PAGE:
And those bullets come back down.

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And those bullets come back down.

Postby MikeK » Mon Jan 30, 2006 5:32 pm

When will the Palestinian people wise up? Can these people make one smart choice in trying to help themselves? Between shooting guns in the air and forgetting that the law of gravity will soon return those projectiles back to earth, and putting terrorists in power makes one wonder if they will ever have an independent state. At least the Bolivians made a good choice. :roll:

Hamas faces EU threat to cut Palestinian aid
Sun Jan 29, 2006 3:57 PM ET

By Louis Charbonneau

JERUSALEM (Reuters) - The European Union could not fund a Hamas-run Palestinian Authority if it did not renounce violence and recognize Israel, German Chancellor Angela Merkel said in Israel on Sunday.

It was the most explicit threat to cut aid from Europe, the biggest donor to the Palestinians, since Islamic militant group Hamas won a shock victory in parliamentary elections last week. The United States has also threatened to block funding.

Hamas, expected to form the new government, has denounced Western threats to cut aid as blackmail and rejected calls to disarm and end its formal commitment to destroy Israel.

"Such a Palestinian Authority cannot be directly supported by money from the EU," said Merkel, standing beside Israel's interim Prime Minister Ehud Olmert in Jerusalem at the start of her first visit to the region.

Diplomatic sources said Merkel consulted other European leaders before the two-day trip. Last year the European Union gave the Palestinian Authority 500 million euros ($615 million), money vital for its survival.

U.S. Secretary of State Rice said she believed the United Nations, the European Union, Russia and other powers involved in the Middle East were "on the same page" -- that funding must not go to Hamas and other groups that advocated destroying Israel.

In Washington, Senate Majority Leader Bill Frist said Congress would cut funding unless Hamas changed, echoing President George W. Bush's pledge to withhold funds.

"Stopping international donations will not undermine the work of the government," said Hamas spokesman and elected legislator Mushir al-Masri, adding that the militant group could opt to seek government funding from Arab nations.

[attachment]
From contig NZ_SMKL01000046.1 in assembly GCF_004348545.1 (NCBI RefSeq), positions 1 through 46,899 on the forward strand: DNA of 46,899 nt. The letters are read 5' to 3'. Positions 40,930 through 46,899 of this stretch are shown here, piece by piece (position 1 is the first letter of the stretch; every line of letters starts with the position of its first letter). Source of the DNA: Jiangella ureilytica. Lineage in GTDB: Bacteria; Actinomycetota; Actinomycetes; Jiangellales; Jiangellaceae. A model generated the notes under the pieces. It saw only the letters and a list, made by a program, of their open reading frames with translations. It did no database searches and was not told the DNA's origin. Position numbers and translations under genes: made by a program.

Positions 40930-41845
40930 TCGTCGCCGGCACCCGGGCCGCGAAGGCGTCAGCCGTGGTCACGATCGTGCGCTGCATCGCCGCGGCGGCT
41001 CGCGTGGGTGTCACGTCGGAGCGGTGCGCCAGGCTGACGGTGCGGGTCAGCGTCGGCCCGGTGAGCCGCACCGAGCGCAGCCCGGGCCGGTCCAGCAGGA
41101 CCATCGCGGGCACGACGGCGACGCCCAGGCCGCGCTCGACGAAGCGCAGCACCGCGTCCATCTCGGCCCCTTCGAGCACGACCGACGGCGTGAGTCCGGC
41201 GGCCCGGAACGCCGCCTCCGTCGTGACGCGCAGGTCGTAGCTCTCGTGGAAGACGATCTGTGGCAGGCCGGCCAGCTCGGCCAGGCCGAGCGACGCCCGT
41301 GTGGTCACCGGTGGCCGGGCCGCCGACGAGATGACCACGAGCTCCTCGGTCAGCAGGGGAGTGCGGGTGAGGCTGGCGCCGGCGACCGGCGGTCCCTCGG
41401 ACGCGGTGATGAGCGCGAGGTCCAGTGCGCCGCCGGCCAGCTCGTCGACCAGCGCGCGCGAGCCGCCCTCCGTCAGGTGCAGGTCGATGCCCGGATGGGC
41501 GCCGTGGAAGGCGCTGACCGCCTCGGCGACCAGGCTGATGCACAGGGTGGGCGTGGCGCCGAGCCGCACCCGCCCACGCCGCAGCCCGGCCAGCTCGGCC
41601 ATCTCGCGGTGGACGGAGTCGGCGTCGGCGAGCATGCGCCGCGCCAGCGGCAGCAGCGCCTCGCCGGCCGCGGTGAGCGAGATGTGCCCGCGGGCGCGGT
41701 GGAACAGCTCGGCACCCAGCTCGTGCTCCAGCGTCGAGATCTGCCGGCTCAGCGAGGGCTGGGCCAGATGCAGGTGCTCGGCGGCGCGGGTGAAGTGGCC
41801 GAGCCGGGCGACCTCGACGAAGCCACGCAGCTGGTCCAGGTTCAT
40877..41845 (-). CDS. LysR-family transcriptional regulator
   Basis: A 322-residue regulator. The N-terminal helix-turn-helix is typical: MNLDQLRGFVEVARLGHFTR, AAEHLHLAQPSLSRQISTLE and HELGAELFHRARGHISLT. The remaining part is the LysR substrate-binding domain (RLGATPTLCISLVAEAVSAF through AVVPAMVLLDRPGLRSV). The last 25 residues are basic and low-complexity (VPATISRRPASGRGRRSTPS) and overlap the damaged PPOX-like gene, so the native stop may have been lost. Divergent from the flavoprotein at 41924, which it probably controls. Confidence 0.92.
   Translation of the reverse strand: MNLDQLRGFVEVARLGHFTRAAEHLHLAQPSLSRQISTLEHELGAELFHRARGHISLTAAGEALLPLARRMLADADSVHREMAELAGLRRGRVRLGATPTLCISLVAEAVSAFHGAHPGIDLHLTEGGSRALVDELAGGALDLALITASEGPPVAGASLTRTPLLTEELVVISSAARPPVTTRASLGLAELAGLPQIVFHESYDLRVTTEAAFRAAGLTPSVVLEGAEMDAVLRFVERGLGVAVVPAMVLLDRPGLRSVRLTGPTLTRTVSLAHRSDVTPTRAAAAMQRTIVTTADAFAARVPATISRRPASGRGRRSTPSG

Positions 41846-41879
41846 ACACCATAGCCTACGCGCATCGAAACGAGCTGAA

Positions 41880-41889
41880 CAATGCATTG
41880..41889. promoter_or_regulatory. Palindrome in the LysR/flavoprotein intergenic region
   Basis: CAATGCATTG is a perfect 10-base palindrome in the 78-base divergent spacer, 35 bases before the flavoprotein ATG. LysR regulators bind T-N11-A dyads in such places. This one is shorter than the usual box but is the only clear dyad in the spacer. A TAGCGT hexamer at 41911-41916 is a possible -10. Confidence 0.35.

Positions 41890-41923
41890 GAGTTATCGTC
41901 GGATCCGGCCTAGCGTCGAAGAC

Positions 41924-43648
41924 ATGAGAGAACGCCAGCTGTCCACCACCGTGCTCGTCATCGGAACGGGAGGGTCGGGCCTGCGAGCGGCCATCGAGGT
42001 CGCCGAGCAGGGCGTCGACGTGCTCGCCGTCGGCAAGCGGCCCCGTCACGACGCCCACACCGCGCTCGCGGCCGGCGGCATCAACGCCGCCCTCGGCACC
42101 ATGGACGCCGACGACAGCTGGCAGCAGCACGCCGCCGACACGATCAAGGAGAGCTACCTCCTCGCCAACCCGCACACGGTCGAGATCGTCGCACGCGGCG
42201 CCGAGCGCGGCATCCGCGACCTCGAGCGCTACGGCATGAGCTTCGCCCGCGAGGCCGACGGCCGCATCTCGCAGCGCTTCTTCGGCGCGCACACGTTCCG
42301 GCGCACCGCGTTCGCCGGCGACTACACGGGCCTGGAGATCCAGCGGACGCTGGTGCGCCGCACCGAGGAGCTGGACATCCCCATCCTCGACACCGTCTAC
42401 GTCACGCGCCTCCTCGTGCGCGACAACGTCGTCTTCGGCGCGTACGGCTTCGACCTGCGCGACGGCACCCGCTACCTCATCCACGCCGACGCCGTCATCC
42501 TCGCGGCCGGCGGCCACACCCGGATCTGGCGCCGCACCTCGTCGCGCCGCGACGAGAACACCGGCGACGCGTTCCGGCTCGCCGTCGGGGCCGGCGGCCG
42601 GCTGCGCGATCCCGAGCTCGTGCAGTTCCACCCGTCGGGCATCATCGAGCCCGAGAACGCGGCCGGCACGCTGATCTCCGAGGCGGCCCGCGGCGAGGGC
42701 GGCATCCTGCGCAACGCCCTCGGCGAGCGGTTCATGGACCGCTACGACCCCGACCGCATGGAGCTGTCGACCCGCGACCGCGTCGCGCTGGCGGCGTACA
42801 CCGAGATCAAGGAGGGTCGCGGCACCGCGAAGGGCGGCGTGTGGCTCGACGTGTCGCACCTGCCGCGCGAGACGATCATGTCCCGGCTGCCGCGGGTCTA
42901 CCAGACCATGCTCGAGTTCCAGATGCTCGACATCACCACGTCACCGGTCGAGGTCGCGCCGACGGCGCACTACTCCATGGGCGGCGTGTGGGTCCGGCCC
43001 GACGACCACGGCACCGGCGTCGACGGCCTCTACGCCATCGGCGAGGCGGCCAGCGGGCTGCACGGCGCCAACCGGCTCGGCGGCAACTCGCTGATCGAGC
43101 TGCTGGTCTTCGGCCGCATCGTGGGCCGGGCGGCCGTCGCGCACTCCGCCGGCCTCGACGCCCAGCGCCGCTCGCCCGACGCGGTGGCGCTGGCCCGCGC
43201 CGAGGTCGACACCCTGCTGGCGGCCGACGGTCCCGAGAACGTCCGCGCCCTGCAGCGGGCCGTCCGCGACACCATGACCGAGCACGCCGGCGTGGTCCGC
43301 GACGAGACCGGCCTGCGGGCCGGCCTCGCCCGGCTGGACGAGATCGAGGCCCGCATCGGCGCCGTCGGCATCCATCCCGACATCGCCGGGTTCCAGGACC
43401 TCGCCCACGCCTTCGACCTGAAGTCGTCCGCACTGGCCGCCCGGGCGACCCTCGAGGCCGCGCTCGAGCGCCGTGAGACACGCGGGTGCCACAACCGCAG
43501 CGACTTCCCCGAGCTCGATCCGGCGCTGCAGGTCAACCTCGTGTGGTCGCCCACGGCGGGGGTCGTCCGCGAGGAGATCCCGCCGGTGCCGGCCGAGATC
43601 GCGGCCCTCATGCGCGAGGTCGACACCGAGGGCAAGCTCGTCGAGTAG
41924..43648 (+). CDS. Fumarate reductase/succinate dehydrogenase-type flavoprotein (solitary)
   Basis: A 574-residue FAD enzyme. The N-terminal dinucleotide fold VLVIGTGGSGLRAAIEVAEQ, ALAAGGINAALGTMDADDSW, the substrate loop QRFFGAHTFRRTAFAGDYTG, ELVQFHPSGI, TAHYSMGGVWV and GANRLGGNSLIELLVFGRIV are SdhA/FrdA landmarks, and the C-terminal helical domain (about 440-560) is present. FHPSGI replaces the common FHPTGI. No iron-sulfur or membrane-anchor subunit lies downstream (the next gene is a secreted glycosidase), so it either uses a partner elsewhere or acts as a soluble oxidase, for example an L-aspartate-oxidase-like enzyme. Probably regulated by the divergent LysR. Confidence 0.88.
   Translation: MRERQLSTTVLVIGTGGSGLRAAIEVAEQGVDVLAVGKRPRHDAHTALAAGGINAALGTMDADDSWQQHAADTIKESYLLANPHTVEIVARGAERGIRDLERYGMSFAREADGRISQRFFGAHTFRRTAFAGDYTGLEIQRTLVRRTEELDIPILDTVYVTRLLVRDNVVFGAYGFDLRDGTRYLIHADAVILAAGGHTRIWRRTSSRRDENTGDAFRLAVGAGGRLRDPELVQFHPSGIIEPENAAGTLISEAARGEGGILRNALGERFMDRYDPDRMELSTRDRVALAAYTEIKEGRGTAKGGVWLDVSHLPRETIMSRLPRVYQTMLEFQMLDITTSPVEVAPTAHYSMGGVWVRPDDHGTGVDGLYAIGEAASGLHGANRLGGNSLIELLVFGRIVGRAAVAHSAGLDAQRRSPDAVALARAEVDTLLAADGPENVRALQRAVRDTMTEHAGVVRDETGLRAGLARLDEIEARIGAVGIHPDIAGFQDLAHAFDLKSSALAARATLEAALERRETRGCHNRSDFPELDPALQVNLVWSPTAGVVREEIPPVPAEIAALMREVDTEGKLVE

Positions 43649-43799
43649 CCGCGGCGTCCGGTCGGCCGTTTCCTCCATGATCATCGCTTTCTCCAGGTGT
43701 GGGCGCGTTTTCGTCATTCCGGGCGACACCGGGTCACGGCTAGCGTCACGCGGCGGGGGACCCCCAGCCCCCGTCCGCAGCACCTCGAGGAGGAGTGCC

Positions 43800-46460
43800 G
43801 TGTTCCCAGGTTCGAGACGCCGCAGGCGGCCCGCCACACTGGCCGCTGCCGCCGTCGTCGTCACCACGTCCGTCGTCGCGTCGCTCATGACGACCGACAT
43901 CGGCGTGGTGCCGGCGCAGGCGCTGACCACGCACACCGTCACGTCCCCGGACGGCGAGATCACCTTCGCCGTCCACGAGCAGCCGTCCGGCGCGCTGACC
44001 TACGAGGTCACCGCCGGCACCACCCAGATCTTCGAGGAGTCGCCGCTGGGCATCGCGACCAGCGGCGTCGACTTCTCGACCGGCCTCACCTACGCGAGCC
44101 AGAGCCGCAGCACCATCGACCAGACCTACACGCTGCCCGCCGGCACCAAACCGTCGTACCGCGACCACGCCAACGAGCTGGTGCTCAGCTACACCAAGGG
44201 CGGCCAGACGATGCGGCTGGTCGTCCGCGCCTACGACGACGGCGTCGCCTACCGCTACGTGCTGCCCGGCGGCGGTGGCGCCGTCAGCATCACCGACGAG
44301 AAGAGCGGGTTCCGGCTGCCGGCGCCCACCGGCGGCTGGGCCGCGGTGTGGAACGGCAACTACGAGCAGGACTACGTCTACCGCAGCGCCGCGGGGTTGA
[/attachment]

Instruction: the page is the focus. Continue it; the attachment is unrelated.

OLMERT VOWS TO BOYCOTT HAMAS GOVERNMENT

The foreign support buttressed Olmert's stand on boycotting any Palestinian government including Hamas members unless the group stops fighting and accepts all agreements that Palestinian leaders have signed.

"These principles are acceptable to the international community. I do not intend to make any compromise on this matter," said Olmert.

He also said that Israel was considering whether to delay paying tax money collected on behalf of the Palestinians. Political sources said Israel might withhold a monthly payment that is due to be made this week.

Merkel is the first European Union leader to visit the area since the Palestinian vote swept out President Mahmoud Abbas's long-dominant Fatah movement. She is shunning Hamas, but will meet Abbas in Ramallah on Monday.

Fatah leaders have so far rejected joining any coalition with Hamas, whose anti-corruption platform, charity network and nearly 60 suicide bombings in Israel since a Palestinian uprising began in 2000, propelled it to victory.

Hamas has largely abided by a ceasefire Abbas reached with Israel, and Israeli Defense Minister Shaul Mofaz was quoted in media reports as saying the Islamic group was "behaving responsibly" and would likely continue to curb attacks.

Israel and the Palestinians have not held peace talks in five years and the U.S.-backed "road map" to a settlement has been stalled by violence on both sides.

In Ramallah in the occupied West Bank, a local Hamas leader, Mahmoud Ramahi, ruled out political talks with Israel but not contacts with Israeli officials on public works and health issues affecting daily life.

(Additional reporting by Nidal al-Mughrabi in Gaza, Mohammed Assadi in Ramallah, Sue Pleming in London and Corinne Heller and Louis Charbonneau in Jerusalem)

© Reuters 2006. All rights reserved. Republication or redistribution of Reuters content, including by caching, framing or similar means, is expressly prohibited without the prior written consent of Reuters. Reuters and the Reuters sphere logo are registered trademarks and trademarks of the Reuters group of companies around the world.
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Postby -Metablade- » Mon Jan 30, 2006 9:45 pm

I have a feeling that this may have been a good thing for Palestine.

If previously, they rebelled against "The Government" while pretending to advocate the will of the people, they did so without the responsibility associated with running said Government.
Now that they have been elected by the people, they will now have to perform, grow up, and deal with more pressing issues than just focused on the propagation of terror.
Besides, now they have a vested interest in what they build.

I liken it to a teenager who complains about how bad he has it, and how he would "do it better." and then when the teenager gets out into the real world, deals with real issues, real stress, office politics, finance, building relationships, etc..They find out that they realize how good they had it.